Figure 6.

Effect of caffeine on contractile‐activation and contractile‐repriming curves. A: relationship between peak contracture tension as fraction of maximum value and external K concentration or corresponding membrane potential in the absence (open symbols) and presence (filled symbols) of caffeine (1.5 mil) at 22°C–23°C. Symbols correspond to 3 different single fibers. As in Fig. , caffeine lowers contractile threshold. B: how external K concentration in the recovery medium after 1st contracture affects steady‐state re‐priming for 2nd contracture. Contractures induced with 190 mM K medium at 21°C–23°C. Results in absence (open symbols) and presence (filled symbols) of 1.5 mM caffeine. Symbols correspond to different single fibers. [From Lüttgau and Oetliker .]



Figure 7.

Changes in the onset and time course of relaxation of K contractures of single muscle fibers produced by different concentrations of tetracaine and at a low Ca concentration (⋍10 μM free Ca). Contractures at 3°C have a prolonged time course. Tetracaine speeds up onset of relaxation; sudden repolarization of fiber causes faster relaxation. Fiber diameter, 81 μm. [From Caputo .]



Figure 8.

Time course of Ca release during a K contracture. A: membrane potential. B and C: time courses of activation and inactivation processes of mechanism that controls Ca release. D: time course of Ca release. Dashed lines, result of sudden changes in membrane potential caused by K‐con‐centration changes as in Fig. F. [From Caputo .]



Figure 9.

Comparison between time courses of aequorin luminescence signals and mechanical responses during K contractures of single muscle fiber at 15°C with different K concentrations. Note different calibrations for light signals. [From Blinks et al. .]



Figure 10.

Voltage dependence of Ca transients and intramembrane charge movement of a cut muscle fiber segment under voltage‐clamp conditions at 3°C. A: average of 6 determinations of light absorbance changes of antipyrylazo III at 720 nm for 100‐ms pulses of different amplitude. Fiber had holding potential of −100 and was depolarized to values shown near each record. Calibration, ratio of A720/A550 of 1.4 × 10−2. B: intramembrane charge‐movement currents for same pulses. Vertical calibration for charge movement, 3.2 μA μF−1; horizontal calibration, 30 ms. Fiber stretched 3.46 μm per sarcomere to diminish movement artifacts.

From Kovacs et al. . Reprinted by permission from Nature, copyright 1979, Maemillan Journals Ltd


Figure 11.

Effect of on twitch tension in a single muscle fiber during rapid solution changes. A: small artifact caused by sudden flow of solution. B: effectiveness of solution change system in abolishing twitch tension when normal Ringer's solution is substituted with Na‐free, choline solution. Abrupt loss of twitch indicates effectiveness of solution change. C, D, and E: time course of twitch potentiator and decay of potentiation when Ringer's solution is flushed into and out of chamber. In C fiber was stimulated at 1.56 Hz and in D and E at 0.78 Hz. Exponential time constant for ON effect, 3–4 s; for OFF effect, 2–3 s; fiber diameter, 122 μn; 19°C. [From Hodgkin and Horowicz .]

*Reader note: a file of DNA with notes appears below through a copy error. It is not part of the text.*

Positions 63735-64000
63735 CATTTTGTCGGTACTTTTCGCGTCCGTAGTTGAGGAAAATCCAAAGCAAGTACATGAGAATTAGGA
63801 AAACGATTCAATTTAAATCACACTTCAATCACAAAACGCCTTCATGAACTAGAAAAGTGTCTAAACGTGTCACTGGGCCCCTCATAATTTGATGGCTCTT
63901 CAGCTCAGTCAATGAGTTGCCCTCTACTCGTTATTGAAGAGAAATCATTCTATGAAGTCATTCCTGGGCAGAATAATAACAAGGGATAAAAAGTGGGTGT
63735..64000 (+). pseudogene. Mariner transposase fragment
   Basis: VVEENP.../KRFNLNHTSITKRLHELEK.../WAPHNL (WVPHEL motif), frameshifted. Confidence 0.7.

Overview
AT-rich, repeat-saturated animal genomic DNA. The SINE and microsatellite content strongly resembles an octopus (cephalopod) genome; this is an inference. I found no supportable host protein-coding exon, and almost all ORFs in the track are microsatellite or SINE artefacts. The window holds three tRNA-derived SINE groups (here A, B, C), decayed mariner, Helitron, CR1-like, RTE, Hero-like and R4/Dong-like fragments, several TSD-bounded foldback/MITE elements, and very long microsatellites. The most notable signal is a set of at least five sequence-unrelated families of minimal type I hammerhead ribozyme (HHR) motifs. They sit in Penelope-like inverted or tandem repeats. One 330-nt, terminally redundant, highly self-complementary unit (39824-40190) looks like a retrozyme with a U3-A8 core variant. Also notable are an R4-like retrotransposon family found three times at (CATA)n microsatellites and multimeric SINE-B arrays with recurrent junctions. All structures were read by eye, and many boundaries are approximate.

Figure 12.

Effect of caffeine at different concentrations on single muscle fibers at 21°C–23°C. A: effects of 2, 3, and 5 mM caffeine on twitch tension of fiber 109 μm in diameter. B: contractures obtained with 4, 8, and 3 mM caffeine and a fiber 145 μm in diameter, either polarized or depolarized. [From Lüttgau and Oetliker .]



Figure 13.

Effect of nicotine (10 mM) on time course of K contracture of single muscle fiber. NR, normal Ringer's solution. At this concentration nicotine did not cause a contracture even after 8‐min exposure. The time course of maximal K contractures, however, was markedly prolonged, consistent with an effect on inactivation mechanism for Ca release shown in Fig. . Nicotine effect appears partially reversible.

From C. Caputo, unpublished experiment


Figure 14.

Effect of 5 mM tetracaine charge movement and antipyrylazo III absorbance signal associated with voltage pulses to −20 mV. Voltage‐clamped cut single muscle fiber of Rana catesbeiana . Left: controls. Right: obtained after addition of drug. Charge movement trace obtained by subtracting 4 traces associated with voltage steps of P/4 amplitude (applied from holding potential of −130 mV) from trace generated by voltage step of amplitude P (applied from holding potential of −100 mV). Charge movement records normalized with membrane capacity calculated by integration of current records of long duration and small amplitude. Arrow, absorbance increase of 0.03 or 0.015, referred to ΔA/A = (ΔA710 − ΔA790)/A550. Temperature, 9°C.

From J. Vergara and C. Caputo, unpublished observations
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Carlo Caputo. Pharmacological Investigations of Excitation‐Contraction Coupling. Compr Physiol 2011, Supplement 27: Handbook of Physiology, Skeletal Muscle: 381-415. First published in print 1983. doi: 10.1002/cphy.cp100114